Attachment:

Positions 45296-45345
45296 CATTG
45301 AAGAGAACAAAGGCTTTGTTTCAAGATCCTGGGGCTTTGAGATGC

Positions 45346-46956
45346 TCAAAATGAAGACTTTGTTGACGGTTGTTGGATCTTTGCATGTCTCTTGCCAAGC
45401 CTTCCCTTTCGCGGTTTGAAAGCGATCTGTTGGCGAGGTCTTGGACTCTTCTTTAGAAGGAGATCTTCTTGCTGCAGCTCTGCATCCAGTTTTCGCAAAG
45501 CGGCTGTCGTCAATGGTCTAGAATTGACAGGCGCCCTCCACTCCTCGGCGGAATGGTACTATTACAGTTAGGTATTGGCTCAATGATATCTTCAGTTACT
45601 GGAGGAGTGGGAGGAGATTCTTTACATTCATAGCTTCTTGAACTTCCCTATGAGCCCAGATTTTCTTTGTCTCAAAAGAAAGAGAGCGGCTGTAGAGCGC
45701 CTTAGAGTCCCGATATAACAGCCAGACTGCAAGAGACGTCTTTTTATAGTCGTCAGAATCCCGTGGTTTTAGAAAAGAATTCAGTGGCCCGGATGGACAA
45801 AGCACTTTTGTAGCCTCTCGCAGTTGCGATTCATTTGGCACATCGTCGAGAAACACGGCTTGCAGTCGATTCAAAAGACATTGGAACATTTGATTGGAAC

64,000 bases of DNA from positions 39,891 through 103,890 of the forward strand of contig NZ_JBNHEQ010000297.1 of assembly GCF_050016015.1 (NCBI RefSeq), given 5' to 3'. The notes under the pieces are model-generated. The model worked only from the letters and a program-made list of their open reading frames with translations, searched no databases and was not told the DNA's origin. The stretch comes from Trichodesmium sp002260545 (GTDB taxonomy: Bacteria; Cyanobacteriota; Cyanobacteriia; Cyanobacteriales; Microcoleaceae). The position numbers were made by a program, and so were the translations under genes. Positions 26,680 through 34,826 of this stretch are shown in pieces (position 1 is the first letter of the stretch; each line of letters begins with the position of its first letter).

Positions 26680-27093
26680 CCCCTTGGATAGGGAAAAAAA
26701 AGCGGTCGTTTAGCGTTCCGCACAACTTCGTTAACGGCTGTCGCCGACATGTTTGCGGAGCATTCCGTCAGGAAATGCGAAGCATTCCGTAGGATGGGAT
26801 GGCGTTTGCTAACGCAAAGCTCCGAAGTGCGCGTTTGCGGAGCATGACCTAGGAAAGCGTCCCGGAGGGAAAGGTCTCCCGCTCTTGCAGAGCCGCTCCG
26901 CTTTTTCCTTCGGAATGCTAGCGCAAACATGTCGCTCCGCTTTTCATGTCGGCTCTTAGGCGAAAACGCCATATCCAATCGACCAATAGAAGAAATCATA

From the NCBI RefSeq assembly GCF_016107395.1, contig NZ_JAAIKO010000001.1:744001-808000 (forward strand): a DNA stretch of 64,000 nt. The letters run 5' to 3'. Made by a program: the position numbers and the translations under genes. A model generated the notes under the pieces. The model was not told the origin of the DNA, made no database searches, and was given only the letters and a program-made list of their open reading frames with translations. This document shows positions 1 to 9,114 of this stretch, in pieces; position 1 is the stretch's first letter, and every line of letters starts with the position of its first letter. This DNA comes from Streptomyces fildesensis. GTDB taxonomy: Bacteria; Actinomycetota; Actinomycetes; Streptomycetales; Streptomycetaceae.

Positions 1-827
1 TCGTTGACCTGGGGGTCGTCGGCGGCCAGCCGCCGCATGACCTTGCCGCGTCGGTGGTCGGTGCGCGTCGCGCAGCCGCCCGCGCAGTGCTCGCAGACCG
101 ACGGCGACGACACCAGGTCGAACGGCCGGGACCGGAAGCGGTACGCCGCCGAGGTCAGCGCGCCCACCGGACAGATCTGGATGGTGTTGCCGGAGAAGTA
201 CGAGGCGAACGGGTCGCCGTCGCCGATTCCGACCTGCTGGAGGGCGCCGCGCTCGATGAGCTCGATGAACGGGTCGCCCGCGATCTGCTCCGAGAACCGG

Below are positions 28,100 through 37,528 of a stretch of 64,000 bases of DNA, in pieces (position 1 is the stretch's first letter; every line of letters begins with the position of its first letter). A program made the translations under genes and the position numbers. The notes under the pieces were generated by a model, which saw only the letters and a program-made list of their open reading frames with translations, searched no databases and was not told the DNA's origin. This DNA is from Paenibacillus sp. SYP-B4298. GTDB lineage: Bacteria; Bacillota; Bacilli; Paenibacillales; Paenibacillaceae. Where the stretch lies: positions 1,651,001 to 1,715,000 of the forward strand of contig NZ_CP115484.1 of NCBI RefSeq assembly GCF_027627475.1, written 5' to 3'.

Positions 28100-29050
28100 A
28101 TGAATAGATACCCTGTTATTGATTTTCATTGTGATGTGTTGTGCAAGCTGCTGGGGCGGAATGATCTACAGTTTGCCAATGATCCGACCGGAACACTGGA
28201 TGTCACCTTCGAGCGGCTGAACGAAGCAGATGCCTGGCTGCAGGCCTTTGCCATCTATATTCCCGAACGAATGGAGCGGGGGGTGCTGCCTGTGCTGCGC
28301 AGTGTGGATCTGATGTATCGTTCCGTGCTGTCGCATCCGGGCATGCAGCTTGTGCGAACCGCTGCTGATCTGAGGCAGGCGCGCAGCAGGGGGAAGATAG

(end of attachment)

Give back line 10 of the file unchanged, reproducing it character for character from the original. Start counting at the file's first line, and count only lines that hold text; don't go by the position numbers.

45801 AGCACTTTTGTAGCCTCTCGCAGTTGCGATTCATTTGGCACATCGTCGAGAAACACGGCTTGCAGTCGATTCAAAAGACATTGGAACATTTGATTGGAAC